Adam Lewis: The main idea for mobile optimization is to conform to the most mobile browsers, each of which can each be a bit different. Also, it should be as absolutely simple as possible. The concept is to have one conversion-oriented landing page with a big button, a few pictures and general marketing language around the value proposition. We take it one step further towards simplicity and suggest the mobile landing page should drive clarity. Since it’s a smaller screen, people can’t take in as many options. All they are looking for is that one “next step” button on their little screen as they are walking down the street or being shaken back and forth by the bus/train/subway.
Eric Enge: Can you talk a bit about local business ads?
Adam Lewis: Google recently enabled AdWords accounts to be tied into local business ads, which are now called Google Places. If a local business owner has business listings on Google Maps, they can be linked to an AdWords account. By doing this the advertiser’s ads are eligible to display a map of their location below the ad text.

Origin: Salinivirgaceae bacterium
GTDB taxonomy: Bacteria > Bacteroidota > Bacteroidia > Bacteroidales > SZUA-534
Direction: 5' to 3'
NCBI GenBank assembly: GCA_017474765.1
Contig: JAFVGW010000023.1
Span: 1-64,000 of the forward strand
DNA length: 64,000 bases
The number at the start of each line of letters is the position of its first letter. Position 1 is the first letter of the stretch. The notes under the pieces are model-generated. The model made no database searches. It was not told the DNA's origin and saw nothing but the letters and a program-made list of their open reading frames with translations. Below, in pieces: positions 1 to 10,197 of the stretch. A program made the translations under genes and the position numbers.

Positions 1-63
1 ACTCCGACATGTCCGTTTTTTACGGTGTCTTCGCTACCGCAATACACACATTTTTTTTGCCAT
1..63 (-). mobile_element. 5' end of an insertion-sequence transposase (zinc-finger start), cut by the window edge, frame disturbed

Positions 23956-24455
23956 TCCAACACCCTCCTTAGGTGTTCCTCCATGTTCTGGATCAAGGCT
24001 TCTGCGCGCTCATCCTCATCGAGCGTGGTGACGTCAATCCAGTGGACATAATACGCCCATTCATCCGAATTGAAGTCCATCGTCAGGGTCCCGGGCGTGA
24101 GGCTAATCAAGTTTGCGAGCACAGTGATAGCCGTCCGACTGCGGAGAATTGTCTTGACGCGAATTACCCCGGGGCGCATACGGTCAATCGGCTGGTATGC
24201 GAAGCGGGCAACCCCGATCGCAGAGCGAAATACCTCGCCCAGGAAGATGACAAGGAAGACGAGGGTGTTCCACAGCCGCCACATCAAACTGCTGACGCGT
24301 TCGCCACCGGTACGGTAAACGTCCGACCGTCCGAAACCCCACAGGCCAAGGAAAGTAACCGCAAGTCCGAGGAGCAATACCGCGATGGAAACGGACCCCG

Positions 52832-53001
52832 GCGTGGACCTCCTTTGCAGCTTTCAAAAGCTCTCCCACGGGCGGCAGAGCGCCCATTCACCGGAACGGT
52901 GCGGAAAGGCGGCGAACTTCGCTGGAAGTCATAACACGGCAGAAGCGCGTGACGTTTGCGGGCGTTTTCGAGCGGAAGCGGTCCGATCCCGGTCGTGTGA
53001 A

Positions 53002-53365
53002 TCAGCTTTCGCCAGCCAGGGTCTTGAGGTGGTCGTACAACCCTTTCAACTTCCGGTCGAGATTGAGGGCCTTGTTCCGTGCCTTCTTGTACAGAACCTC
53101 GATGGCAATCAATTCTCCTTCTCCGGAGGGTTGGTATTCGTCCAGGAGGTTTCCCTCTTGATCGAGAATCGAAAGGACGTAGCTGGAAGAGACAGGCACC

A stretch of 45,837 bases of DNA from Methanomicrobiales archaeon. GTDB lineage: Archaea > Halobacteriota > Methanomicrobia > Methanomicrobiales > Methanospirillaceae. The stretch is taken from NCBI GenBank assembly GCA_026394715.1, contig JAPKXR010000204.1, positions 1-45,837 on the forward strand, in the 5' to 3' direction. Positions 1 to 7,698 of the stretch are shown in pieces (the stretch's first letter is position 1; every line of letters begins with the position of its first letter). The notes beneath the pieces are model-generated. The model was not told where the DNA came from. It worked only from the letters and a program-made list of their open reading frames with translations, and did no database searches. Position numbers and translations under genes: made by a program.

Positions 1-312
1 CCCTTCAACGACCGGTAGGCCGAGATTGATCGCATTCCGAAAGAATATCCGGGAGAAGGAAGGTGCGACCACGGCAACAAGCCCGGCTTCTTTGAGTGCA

If the ad is promoted to one of the top three spots, a little plus box is placed next to their ad, and when the plus box is hit, the Google Maps window of their location drops down. For local advertisers doing AdWords, it’s a no-brainer because if they tie their AdWords to their Google Places and show up in the top spots, they essentially are given a free, bigger, expanded, more interactive ad that converts usually 3-5% higher.
Eric Enge: When you say 3-5% higher, you mean if data is converting a few percent, it converts 6%, 7%.
Adam Lewis: Right. Instead of 3%, it converts 6% or 7%. The click through rate is close to double for these enriched ads.
Usually, the ad is already relevant, and adding a map makes it an even better user experience from Google’s perspective and obviously from the advertiser’s side. The takeaway is if an advertiser has one or more physical locations, they can make serious gains by creating a Google Places account and tying it to AdWords.
It’s not super simple and I don’t want to imply that someone can read this post and know how to set it up. They have to upload their location, their hours, and other important information, ensure that it’s correct, verify it on Google Maps, and then tie it to the right campaign. Then they can select the radius to target. Advertisers with multiple stores and large, complex campaigns may want to reach out for help.